By definition, a closing transaction reduces or eliminates a long position and a short position.

An option can close in one of two ways:
  1. Exercise, in which the option holder elects to put into effect the rights that the instrument confers.

  2. Expiration, in which the option just runs out of time.
  • Upon exercise, the buyer sends the writer an exercise notice, sometimes called an exercise assignment, which requires the writer to sell the security in the case of a call option, or to buy the security in the case of a put option, at the specified strike price.

  • In the case of expiration, there is no further communication or trading necessary between the holder and the writer; the long and short positions just evaporate.
Reading Options Transactions Shorthand
There is shorthand for expressing options transactions. Let's say you saw this on the Series 7 exam:
1 JKL March 90 call @ 2
You would read that as "a call option on one block of 100 shares of JKL Corp. stock, expiring in March, with a strike price of $90, with a premium of $2 per share".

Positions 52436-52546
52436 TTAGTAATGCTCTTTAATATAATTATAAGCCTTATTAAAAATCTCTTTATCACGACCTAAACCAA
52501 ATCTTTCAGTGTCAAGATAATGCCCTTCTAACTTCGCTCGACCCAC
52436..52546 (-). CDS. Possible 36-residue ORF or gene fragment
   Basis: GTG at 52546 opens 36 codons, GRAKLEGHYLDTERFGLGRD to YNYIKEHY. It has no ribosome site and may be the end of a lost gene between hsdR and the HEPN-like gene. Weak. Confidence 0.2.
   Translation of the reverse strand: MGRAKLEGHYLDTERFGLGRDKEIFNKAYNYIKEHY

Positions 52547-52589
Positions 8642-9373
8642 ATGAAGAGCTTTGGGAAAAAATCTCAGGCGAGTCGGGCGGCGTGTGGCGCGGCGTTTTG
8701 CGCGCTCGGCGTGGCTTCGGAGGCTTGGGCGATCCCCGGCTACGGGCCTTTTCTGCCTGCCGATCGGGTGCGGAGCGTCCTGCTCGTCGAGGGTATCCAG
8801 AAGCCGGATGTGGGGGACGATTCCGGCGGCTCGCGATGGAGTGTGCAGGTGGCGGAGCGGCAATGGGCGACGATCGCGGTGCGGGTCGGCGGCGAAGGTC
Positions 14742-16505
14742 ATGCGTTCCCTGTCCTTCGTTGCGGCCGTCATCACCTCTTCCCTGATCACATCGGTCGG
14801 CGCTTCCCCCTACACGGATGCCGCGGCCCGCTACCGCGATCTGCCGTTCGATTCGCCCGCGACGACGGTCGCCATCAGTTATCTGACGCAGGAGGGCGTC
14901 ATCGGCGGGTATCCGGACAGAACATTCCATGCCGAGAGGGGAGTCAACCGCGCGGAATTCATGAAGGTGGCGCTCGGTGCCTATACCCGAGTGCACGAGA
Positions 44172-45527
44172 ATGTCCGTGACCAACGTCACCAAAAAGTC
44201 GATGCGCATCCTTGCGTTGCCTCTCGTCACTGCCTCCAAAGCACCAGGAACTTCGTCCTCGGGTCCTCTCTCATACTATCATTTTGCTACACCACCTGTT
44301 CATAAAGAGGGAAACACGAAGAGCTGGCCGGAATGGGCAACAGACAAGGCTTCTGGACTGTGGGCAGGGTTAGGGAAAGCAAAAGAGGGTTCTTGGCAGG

You would not read that last part as "$2 per block of 100 shares". Still, you can see the appeal of an option: in this example, you take a position on a stock for $2 per share instead of $90 per share. Not only that, but by either buying a put or writing a call, you can bet that the share price will go down; when buying the underlying stock, you can only bet on it going up.

The precise time of expiration is 10:59 p.m. Central time, on the Saturday following the third Friday of the month. An order to exercise must be submitted by 4:30 p.m. Central time on that third Friday.
When To Exercise An Option

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